"Since we long ago resolved never to be servants to the Romans, nor to any other than to God Himself, Who alone is the true and just Lord of mankind, the time is now come that obliges us to make that resolution true in practice ... We were the very first that revolted, and we are the last to fight against them; and I cannot but esteem it as a favor that God has granted us, that it is still in our power to die bravely, and in a state of freedom."
Masada is a high mountain cliff, 1300 feet high, overlooking the Dead Sea from the north. The brave or fearful of straight-up heights could climb the mountain from the visitor house and museum below. The other way up, which our tour took, was up by skylift. We were pretty high up. Coming down, we decided amongst the crowd that this was probably a good time to accept the Lord as Savior. A choir from the US was with us. Someone chimed up a song of redemption, as we descended. We had church for a little bit.
Bathrooms and then back on the bus. A shorter distance to travel this time. We were still in the same neck of the mountain, over to see a sight less challenged in history, and perhaps more so confirming it.
Qumran, the home or was the home of the infamous Dead Sea scrolls, rediscovered in 1947. Two teenage Bedouin shepherds (variations depending on whose telling the story) looking for missing kids (baby goats), stumbled upon a cave. Throwing a stone inside a hole, they heard pottery shatter. After closer investigation, unbeknownst to them, the small opening in the cave, released a confirming revelation to the world.
A Jewish sect, the Essenes, who were scribes, keepers, and copiers of the Old Testament scrolls, thinking to hide the Word of God, and other sacred Hebrews books from destruction, per an invasion, hid them in clay vessels, inside of the Qumran caves. All books of the Old Testament canon were found with the exception of the book of Esther. What had been confirmed by the young shepherds, confirmed to skeptics, what believers already knew.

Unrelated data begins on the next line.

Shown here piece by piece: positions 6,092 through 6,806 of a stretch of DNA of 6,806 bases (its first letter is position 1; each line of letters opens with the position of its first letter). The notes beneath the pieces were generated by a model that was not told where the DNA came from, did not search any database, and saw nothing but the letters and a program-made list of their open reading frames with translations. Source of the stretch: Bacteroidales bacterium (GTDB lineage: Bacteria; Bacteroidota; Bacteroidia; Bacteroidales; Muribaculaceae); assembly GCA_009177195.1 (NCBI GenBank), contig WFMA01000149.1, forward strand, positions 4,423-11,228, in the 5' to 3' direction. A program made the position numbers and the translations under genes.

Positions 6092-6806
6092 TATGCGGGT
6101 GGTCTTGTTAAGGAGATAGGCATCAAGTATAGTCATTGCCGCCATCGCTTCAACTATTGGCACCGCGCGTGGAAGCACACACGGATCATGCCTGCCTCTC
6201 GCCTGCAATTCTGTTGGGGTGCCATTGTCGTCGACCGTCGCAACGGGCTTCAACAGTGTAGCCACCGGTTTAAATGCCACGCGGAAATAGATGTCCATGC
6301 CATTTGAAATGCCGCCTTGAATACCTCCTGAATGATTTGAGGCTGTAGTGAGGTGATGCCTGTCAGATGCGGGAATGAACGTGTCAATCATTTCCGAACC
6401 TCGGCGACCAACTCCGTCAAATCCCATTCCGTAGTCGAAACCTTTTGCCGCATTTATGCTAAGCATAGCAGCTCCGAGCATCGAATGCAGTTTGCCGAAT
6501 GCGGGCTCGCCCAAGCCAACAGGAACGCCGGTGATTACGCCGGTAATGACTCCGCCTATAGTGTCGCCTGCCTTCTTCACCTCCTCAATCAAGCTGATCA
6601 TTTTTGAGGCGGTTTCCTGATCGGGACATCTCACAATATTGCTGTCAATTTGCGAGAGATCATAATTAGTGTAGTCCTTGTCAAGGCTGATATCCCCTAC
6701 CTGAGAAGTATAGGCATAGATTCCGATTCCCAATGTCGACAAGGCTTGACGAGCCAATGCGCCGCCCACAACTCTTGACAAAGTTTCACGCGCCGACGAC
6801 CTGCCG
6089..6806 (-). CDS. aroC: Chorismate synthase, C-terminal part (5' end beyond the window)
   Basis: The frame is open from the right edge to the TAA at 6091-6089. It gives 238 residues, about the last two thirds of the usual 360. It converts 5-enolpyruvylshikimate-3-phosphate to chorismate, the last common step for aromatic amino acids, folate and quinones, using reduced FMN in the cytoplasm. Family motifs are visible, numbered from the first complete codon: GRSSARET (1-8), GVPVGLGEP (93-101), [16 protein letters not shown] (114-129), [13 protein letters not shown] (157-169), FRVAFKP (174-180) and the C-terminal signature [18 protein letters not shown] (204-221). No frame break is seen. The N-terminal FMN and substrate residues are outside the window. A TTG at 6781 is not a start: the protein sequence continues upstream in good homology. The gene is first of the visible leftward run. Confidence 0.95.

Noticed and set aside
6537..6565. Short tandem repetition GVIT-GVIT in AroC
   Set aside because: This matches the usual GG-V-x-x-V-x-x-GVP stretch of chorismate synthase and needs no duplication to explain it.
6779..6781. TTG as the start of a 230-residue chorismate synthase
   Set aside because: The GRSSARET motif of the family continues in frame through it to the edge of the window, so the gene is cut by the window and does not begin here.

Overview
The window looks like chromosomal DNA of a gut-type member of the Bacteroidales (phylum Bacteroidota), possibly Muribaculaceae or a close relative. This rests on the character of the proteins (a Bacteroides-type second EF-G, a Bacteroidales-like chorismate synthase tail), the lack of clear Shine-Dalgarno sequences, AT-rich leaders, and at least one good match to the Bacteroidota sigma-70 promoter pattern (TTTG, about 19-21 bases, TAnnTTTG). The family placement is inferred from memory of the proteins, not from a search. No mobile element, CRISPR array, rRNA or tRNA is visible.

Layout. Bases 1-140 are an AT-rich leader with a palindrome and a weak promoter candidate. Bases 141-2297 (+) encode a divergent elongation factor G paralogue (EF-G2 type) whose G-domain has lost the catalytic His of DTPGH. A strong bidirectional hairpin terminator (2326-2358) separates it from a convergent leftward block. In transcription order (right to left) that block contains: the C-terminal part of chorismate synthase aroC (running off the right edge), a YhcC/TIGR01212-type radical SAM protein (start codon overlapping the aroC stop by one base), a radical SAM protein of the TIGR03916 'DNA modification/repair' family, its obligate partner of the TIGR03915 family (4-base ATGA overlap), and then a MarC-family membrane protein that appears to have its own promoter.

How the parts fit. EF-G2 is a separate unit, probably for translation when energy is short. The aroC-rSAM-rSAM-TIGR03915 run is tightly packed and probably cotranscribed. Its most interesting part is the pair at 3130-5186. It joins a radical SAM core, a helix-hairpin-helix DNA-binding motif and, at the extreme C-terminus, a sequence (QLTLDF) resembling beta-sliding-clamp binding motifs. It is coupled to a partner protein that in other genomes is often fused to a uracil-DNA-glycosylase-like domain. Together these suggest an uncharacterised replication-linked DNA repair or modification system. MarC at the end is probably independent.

In the museum at Qumran, wrapped around a wide spindle, enclosed in glass, a huge copy of the book of Isaiah, as it would have been found. I walked around the display until I found the place. There was no one with me to challenge me. I found the place where it was written (in Hebrew), like Yeshua did in Nazareth---Isaiah 61.
I was left behind that day. I was fascinated by the visit. As a writer, I was here where snippets of author’s works---some of them were God’s. They group forgave me. they were waiting on the bus when I came around the corner.
Before the caves, we saw a short film contrasting three youth---two Essenes boys and one purpose seeking kid from Jerusalem, challenging their call to God in ministry. Jesus was thought to perhaps have studied under the order of the Essenes. Quite fitting placement for one who was literally the Word of God.
From Qumran, it was time for lunch. Lunch was same in selection---mostly Mediterranean. This place was crowded. Multiple tour groups at the same time. Still, the lines moved pretty well. A lot of hungry folk from the long days treks. We would get our time to relax later that day.
In Contrast, to others in our group, this was the first time I shopped. This joint, like most had a store. This store was promoted by offering products made from the mineral-rich Dead Sea. I brought my wife and daughters some soaps and lotions. Pens and trinket for the grandkids as well. Good prices, I was told and not having to buy it out of Macys, but right here, from where they were made.
It was time. Next stop the Dead Sea to take an unsinkable swim.
“So how do you make a Christian Float?” I riddled. The team had gotten use to me by now. I think they expected my puns. Everywhere else people did, so why not in Israel.
“Take one Christian and two scoops of ice cream and put them in a glass.” Was the response.